Smyth's Jeep Grand Cherokee DIY pickup truck kit is a ute done right

Ronan Glon



Smyth Performance, the purveyor of kits that allow DIYers to build their own custom pickups, is turning its attention to the second-generation Jeep Grand Cherokee. The Rhode Island-based company is putting the final touches on a conversion kit that promises to put a Jeep pickup within the reach of those who can't afford a Gladiator.

Jeep's flagship model from 1999 to 2004 lends itself well to the conversion because it's comfortable, capable, plentiful, and cheap. Smyth's kit turns the SUV into a two-seater pickup with a cargo box that's five and a half feet long and about five feet wide. Using off-the-shelf parts, like a tailgate from a Ford Ranger and a rear window from a Chevrolet Colorado, keeps costs in check while ensuring replacement parts remain affordable and available.

The image above shows what the Grand Cherokee will look like when it's done; design work is still ongoing. The kit will include modified rear lights, B-pillar reinforcements, fiberglass quarter panels, an aluminum insert for the cargo box, and a sub-floor brace that ensures the cut-up SUV doesn't end up with the structural rigidity of a wet, used sponge. Welding isn't required, though you'll need to plan on getting the new panels painted.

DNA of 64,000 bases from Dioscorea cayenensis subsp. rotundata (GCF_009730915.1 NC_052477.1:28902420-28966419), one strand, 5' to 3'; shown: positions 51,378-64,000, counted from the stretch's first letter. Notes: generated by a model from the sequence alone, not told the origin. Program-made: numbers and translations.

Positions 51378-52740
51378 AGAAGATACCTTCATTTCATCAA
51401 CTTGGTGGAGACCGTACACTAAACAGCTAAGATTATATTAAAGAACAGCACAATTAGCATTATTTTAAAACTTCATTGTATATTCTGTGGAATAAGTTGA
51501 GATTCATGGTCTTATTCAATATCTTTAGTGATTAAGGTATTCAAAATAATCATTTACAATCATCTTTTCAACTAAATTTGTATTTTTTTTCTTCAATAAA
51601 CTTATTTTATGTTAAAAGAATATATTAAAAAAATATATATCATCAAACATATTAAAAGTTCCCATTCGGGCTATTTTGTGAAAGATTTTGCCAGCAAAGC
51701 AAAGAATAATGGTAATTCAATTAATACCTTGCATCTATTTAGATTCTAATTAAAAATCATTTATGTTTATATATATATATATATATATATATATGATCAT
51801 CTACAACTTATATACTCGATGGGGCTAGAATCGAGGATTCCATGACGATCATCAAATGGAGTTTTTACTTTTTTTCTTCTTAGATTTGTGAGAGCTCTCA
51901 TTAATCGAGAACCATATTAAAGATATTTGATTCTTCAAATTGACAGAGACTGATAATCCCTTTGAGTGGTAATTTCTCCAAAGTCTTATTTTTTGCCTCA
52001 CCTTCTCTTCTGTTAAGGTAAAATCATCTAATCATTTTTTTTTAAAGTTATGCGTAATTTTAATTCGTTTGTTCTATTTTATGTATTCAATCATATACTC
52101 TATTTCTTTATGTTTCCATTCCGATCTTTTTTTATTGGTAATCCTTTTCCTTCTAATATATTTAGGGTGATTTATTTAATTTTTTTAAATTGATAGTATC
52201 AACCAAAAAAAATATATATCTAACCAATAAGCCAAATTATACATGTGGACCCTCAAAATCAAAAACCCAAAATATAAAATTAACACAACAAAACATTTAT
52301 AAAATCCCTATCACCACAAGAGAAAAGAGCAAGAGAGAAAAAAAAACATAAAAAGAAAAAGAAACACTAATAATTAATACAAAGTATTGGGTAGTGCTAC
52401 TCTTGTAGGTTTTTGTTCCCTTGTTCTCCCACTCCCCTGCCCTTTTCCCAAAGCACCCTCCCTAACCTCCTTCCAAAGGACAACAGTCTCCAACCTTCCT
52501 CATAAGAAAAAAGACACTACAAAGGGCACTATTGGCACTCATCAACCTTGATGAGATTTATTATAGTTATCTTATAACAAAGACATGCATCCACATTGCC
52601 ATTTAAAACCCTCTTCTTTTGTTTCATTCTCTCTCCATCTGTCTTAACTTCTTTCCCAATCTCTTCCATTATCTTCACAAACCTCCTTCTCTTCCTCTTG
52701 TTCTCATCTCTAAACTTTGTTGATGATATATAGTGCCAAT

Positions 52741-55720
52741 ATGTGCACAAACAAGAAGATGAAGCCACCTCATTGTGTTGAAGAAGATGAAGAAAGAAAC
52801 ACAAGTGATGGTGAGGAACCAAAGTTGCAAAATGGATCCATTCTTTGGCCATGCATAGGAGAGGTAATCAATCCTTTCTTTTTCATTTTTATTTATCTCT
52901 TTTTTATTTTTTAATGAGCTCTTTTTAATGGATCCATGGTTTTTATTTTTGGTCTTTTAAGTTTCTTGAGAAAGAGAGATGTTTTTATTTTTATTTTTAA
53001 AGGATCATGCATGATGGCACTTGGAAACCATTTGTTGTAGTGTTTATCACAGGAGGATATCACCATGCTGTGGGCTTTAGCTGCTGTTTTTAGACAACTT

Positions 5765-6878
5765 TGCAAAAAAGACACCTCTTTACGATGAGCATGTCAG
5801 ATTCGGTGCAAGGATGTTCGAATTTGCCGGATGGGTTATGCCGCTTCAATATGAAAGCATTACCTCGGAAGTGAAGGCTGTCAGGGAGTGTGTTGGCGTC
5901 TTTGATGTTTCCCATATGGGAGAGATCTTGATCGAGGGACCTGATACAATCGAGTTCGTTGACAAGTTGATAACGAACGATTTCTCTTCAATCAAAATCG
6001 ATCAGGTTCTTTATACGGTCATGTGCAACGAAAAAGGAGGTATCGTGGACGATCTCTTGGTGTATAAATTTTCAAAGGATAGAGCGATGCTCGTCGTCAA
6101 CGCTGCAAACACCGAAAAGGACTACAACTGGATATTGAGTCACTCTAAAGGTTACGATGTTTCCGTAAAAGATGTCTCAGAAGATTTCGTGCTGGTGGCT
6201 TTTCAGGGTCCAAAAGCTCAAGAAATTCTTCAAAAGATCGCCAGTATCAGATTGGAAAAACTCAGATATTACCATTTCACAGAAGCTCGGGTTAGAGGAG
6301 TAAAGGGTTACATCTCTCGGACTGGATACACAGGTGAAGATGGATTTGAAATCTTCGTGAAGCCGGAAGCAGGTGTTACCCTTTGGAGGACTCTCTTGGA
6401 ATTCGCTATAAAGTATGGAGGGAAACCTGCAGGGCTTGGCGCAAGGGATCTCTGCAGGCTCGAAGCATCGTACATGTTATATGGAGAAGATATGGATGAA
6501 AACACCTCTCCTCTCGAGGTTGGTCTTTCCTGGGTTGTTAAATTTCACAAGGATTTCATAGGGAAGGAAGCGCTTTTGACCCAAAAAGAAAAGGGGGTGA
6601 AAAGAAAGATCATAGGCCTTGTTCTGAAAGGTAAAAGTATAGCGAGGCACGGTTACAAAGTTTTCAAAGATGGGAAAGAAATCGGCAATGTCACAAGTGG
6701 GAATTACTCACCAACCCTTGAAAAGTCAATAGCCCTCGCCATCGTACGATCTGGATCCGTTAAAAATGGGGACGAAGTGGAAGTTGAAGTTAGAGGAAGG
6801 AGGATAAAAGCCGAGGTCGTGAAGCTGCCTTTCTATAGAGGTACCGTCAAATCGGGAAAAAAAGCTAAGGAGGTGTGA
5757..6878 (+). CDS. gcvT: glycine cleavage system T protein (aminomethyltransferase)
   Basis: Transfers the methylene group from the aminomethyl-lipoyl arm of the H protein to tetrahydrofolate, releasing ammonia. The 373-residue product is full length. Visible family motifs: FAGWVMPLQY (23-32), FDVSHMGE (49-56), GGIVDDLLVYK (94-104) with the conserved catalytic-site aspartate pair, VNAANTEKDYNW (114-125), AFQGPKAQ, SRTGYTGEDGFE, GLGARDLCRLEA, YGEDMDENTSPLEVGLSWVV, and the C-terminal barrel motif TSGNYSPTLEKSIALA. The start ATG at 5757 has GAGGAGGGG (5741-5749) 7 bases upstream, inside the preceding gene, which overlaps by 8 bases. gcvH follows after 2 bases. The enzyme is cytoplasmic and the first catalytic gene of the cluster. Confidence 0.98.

There are no major mechanical modifications required to turn a Grand Cherokee into a pickup. The kit is compatible with the bullet-proof 4.0-liter straight-six, the powerful 4.7-liter V8, plus the VM Motori- and Mercedes-Benz-sourced five-cylinder turbodiesel engines offered in Austrian-built cars sold on the European market.

The end result is a rugged Jeep truck that's far cheaper than a Gladiator, and much more comfortable than the Cherokee-based Comanche available between the 1986 and 1992 model years. The upmarket Limited variants of the second-generation Grand Cherokee (called WJ internally) offered a high level of equipment including leather upholstery, heated front seats, and power everything. Clean examples are readily available for under $5,000, while beaters in need of mechanical work or rust-related repairs are a dime a dozen in the $500 range.

Smyth is taking $500 deposits for the first 50 kits it priced at $2,990. Deliveries will begin in May of 2020, meaning you could see a Grand Cherokee pickup off-roading its axles off in Moab this summer. "The aftermarket is simply huge, and I am excited to see what die-hard Jeep people do with the project," the company summed up.

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